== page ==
physician’ (ibid.: 116). On the one hand Freud conceded that he must
have been blinded by Dora’s diligence, not seeing that her identification
of him with the dreaded Mr K fuelled her desire to take revenge. On the
other hand he ventured the hypothesis that his technical mistake must
have been rooted in a failure to direct Dora’s attention to her unconscious
homosexual love for Mrs K.2 Whatever the nature of Freud’s mistake,
Dora’s transference did not catalyse an interminable analytic process,
but prompted her to finish the treatment prematurely.

而且,弗洛伊德感觉,他曾经犯了一个技术与理论的错误。再次,他将他的病人的行为,视为是她的 移情的必然结果。这些临床的现象涵盖冲动与幻想的新版的拷贝。在精神分析的进展期间,这些冲动与幻想被召唤出来,而且被知道。凭借精神分析,病人用医生这个人物,取代某位早先的人物。在一方面,弗洛伊德承认,他当时一定对于朵拉的勤勉视而不见,他才没有看见,她对他的认同,其实对可恨的K先生的认同。这激发起她想要报复的欲望。在另一方面,弗洛伊德冒险提出假设:他的技术性的错误当时一定是根源于他没有办法引导朵拉注意她的无意识的同性恋的爱,对于K太太。无论弗洛伊德的错误的特性是什么,朵拉的移情,并没有触发一个没有终止的精神分析的过程。而是激发她过早地结束这个治疗。

Years later, Freud applied what he had learnt from the Dora case in his
treatment of another eighteen-year-old girl (Freud 1920a). Like Dora, this
girl had expressed a desire to kill herself. Much like Dora’s, her parents
had become so upset with her demeanour that they decided to seek Freud’s
help. And in keeping with Dora’s erotic interest, albeit more overtly, this
girl’s homosexual orientation underpinned many of her symptoms. When
the girl produced a series of dreams in which she featured as a happily
married mother, Freud declared that she merely wanted to deceive him, in
line with her long-established habit of betraying her father.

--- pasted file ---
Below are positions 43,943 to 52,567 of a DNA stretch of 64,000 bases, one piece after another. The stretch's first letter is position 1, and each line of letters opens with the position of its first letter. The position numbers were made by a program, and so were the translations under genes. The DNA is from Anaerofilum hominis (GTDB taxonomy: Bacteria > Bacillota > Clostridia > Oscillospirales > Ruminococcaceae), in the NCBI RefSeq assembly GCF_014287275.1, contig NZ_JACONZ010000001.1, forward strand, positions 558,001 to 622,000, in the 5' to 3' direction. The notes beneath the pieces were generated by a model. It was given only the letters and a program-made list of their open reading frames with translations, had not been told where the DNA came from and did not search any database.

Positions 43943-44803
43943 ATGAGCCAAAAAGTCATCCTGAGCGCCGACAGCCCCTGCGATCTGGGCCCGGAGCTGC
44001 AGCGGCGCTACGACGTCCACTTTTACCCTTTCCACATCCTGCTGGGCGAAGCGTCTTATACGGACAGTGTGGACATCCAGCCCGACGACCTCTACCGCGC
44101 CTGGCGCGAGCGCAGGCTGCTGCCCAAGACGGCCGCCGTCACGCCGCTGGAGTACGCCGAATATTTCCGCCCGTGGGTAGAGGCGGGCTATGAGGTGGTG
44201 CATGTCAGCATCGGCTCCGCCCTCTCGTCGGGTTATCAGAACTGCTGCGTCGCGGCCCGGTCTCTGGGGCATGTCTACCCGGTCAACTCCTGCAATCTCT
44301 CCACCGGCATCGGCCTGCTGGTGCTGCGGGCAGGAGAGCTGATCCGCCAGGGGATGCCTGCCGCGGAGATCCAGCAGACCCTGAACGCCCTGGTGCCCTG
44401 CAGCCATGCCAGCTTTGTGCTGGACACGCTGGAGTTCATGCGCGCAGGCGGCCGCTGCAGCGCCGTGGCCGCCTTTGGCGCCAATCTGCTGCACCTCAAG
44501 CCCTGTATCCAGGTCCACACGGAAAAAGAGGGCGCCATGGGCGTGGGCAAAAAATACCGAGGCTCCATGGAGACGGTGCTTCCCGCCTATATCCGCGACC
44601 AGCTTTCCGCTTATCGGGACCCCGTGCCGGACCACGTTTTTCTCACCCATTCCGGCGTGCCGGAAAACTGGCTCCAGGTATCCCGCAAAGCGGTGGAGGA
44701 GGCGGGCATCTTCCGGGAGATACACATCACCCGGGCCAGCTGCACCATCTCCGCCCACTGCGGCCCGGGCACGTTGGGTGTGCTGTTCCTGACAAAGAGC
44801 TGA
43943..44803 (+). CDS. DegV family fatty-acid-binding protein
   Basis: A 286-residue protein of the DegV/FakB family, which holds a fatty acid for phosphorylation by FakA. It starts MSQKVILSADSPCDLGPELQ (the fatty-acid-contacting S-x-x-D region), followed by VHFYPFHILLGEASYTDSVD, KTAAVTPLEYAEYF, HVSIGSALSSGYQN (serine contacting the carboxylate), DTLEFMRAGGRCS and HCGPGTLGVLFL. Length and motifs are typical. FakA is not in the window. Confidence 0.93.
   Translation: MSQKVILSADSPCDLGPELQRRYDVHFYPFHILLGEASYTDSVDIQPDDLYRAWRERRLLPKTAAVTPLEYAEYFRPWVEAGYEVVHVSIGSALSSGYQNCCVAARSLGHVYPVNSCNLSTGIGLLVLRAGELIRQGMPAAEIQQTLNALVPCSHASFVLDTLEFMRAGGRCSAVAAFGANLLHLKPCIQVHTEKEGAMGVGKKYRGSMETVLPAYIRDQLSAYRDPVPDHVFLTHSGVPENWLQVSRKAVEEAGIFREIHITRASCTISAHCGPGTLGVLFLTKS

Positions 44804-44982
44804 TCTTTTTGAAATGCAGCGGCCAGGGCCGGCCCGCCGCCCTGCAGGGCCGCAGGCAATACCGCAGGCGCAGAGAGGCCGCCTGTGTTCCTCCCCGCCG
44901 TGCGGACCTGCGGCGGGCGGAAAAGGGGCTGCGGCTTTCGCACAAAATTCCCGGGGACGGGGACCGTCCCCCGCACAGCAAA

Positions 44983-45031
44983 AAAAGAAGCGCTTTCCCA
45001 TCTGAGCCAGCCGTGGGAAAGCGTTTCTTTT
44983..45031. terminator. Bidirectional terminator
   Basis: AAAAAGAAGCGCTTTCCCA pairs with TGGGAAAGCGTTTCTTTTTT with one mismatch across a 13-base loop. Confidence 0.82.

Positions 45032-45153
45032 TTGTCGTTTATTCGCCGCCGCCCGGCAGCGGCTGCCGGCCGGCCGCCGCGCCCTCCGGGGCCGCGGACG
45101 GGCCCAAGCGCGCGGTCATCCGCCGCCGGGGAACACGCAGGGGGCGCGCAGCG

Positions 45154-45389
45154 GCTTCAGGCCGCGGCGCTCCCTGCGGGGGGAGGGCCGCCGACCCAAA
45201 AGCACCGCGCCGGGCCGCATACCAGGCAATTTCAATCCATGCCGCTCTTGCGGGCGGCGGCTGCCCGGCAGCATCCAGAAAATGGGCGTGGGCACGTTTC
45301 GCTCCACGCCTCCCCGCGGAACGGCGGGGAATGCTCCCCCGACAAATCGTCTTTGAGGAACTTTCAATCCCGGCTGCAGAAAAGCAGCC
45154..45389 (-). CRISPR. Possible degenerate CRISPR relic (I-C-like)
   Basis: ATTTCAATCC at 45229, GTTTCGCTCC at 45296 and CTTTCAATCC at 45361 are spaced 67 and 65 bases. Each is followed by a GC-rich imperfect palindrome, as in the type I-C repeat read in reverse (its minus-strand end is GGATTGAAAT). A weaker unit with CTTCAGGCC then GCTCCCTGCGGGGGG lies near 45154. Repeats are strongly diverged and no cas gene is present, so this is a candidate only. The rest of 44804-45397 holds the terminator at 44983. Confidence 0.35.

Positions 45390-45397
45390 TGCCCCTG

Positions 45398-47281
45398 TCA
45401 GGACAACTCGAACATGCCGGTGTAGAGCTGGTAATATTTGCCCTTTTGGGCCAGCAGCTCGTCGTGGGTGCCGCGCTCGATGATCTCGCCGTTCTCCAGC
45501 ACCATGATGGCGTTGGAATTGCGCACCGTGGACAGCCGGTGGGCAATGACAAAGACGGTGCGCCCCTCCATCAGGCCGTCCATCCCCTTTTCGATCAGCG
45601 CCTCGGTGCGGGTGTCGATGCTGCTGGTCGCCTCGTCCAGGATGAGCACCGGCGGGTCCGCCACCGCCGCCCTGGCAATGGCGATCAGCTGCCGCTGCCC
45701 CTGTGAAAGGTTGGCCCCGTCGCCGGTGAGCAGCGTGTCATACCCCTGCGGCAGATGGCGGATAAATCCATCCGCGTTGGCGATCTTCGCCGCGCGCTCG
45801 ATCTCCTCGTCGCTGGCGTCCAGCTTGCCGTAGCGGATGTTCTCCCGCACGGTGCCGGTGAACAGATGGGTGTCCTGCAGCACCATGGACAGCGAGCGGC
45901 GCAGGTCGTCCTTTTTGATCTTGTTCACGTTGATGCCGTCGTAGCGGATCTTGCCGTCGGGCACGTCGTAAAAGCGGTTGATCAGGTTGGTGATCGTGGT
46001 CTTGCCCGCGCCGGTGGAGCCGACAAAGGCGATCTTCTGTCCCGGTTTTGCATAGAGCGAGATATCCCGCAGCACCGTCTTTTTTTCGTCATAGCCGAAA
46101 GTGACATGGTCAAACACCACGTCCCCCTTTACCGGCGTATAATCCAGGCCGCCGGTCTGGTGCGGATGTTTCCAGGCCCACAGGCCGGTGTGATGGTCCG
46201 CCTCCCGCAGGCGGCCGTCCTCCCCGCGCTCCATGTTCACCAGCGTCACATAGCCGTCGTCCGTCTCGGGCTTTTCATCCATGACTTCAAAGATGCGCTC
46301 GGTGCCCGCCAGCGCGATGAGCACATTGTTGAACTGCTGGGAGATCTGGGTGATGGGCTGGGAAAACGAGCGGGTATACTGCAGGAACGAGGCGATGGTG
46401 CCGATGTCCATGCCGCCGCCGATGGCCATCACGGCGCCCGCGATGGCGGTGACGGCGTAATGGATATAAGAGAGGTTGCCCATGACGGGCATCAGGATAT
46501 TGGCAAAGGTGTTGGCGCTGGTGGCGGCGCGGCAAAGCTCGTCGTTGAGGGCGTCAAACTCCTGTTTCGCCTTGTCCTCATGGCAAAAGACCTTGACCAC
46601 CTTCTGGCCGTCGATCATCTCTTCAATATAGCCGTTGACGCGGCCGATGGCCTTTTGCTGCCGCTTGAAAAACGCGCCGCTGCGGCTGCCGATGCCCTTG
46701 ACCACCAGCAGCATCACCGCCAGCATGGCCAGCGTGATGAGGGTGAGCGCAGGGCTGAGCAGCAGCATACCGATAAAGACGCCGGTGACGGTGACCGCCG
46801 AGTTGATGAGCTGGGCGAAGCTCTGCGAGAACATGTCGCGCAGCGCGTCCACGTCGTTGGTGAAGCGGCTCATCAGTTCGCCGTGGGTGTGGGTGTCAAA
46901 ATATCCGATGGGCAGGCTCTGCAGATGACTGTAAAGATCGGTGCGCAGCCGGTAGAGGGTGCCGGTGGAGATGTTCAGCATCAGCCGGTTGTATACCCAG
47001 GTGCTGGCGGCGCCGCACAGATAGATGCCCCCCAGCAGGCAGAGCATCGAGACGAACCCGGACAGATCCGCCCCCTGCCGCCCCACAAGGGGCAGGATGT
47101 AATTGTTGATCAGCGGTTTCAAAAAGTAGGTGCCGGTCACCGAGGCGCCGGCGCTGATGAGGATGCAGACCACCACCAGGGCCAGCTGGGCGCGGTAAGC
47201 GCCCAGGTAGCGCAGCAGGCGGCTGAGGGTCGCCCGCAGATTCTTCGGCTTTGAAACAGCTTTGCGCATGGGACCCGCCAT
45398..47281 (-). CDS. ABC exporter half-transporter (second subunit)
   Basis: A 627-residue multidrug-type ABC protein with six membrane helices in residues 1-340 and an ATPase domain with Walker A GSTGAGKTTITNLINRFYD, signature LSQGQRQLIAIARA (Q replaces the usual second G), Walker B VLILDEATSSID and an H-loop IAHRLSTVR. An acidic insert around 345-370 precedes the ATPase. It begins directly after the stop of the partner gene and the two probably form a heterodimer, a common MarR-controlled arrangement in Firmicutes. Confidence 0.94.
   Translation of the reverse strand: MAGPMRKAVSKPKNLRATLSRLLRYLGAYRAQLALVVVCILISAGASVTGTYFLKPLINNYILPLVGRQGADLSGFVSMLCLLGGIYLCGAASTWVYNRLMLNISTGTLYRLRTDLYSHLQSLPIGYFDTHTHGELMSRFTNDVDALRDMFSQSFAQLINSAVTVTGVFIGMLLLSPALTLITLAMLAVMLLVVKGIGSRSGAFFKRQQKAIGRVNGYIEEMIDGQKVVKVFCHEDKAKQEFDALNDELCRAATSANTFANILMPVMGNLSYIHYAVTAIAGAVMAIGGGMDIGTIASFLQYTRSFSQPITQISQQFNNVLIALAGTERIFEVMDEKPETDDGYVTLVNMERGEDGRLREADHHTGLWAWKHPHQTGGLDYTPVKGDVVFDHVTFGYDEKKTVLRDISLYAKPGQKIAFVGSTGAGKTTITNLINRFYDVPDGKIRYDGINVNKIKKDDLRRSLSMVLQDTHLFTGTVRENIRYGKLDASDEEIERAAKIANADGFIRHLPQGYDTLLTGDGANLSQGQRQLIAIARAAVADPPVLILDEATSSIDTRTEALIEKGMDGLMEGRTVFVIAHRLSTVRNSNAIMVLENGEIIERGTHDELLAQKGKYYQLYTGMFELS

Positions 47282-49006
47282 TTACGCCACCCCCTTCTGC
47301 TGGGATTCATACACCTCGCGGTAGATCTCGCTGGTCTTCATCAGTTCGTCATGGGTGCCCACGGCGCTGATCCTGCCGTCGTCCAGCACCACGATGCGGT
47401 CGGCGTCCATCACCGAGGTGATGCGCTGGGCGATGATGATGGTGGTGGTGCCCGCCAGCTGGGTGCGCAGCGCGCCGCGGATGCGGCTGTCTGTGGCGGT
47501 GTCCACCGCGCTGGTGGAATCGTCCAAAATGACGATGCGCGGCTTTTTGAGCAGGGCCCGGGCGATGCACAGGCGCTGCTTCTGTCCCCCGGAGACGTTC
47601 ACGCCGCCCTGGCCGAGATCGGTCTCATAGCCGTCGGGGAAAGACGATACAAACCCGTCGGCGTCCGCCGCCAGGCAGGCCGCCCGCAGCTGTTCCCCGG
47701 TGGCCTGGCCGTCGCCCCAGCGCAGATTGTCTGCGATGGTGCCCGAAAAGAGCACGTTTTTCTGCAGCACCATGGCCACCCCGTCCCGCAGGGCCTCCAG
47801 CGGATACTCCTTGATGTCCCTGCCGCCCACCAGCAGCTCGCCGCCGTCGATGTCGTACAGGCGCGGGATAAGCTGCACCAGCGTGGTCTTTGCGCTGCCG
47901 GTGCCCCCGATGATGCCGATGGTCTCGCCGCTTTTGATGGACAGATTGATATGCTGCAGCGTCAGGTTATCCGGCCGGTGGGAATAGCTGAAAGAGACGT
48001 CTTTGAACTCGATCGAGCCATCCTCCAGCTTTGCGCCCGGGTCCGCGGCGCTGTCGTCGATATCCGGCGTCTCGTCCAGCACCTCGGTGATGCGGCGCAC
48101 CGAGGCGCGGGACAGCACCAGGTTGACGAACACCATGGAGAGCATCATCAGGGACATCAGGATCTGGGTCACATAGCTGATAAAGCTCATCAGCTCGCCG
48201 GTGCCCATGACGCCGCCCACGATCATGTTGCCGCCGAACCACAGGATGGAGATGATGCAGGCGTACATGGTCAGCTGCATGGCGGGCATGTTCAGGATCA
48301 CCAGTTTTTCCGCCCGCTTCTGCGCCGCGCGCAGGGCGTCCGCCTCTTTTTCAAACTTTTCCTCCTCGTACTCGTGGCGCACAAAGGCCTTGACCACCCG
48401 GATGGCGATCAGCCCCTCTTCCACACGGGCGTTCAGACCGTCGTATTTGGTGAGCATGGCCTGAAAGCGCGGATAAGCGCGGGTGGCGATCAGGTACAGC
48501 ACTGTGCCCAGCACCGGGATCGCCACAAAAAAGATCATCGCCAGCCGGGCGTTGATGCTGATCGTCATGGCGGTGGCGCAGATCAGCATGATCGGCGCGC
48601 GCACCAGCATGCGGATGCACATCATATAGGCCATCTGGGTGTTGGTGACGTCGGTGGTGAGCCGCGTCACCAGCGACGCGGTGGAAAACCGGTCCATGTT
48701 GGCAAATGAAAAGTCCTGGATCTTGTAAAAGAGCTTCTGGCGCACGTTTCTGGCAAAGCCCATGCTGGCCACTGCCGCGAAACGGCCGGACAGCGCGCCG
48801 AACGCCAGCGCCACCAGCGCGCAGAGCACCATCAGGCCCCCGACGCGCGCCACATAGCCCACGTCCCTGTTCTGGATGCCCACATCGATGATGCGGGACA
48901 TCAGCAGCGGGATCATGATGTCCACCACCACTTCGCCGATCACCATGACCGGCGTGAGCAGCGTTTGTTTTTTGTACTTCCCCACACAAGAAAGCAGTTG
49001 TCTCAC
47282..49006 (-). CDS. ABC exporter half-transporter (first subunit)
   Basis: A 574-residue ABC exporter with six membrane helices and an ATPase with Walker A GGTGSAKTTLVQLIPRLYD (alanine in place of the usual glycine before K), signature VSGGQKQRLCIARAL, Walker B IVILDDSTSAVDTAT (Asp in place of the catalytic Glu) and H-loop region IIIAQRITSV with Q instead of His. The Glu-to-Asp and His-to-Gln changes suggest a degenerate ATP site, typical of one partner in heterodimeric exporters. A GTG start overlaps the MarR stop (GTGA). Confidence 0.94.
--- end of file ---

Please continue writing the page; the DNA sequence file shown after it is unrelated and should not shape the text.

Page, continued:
acknowledged the girl’s hostility towards her father and her concurrent
unconscious animosity towards himself as a father representative, Freud
subsequently ended the treatment on his own initiative, insisting that the
girl continue her analysis with a female analyst. By pinpointing the
deceitfulness of his patient’s productions and by effectively dropping his
patient before she had the opportunity to leave her analyst, Freud was
eager to avoid a retake of the Dora case. Yet once again the transference —
in this case an unconscious negative attitude towards the father—proved
decisive in light of the continuation of the analytic process.


A first conclusion to be drawn from Freud’s remarks on transference
is that its manifestation can lead to the analysis becoming either
unpursuable or interminable. Owing to this strong connection between
transference and the duration of psychoanalytic treatment, Lacan
proclaimed in Seminar I that ‘one can say that the transference is the
very concept of analysis, because it is the time of analysis’ (Lacan 1988b


Here the question emerges whether the analyst’s ‘management’ of
the transference or something in the nature of transference itself decides
over the continuation of the analytic process. Freud’s comments on his
technical mistakes in the Dora case strongly support the former option,
whereas his position in the treatment of the young homosexual woman
seems to endorse the latter. The same ambiguity pervades Freud’s
theoretical discussions of transference in his papers on technique and
the introductory lectures on psychoanalysis.


For example, in ‘The
Dynamics of Transference’ he noted: ‘Where the capacity for transference
has become essentially limited to a negative one, as is the case with
paranoiacs, there ceases to be any possibility of influence or cure’ (Freud
1912b:107). A different account, implicitly underscoring the analyst’s
power over the transference, appeared in the paper on transference-love: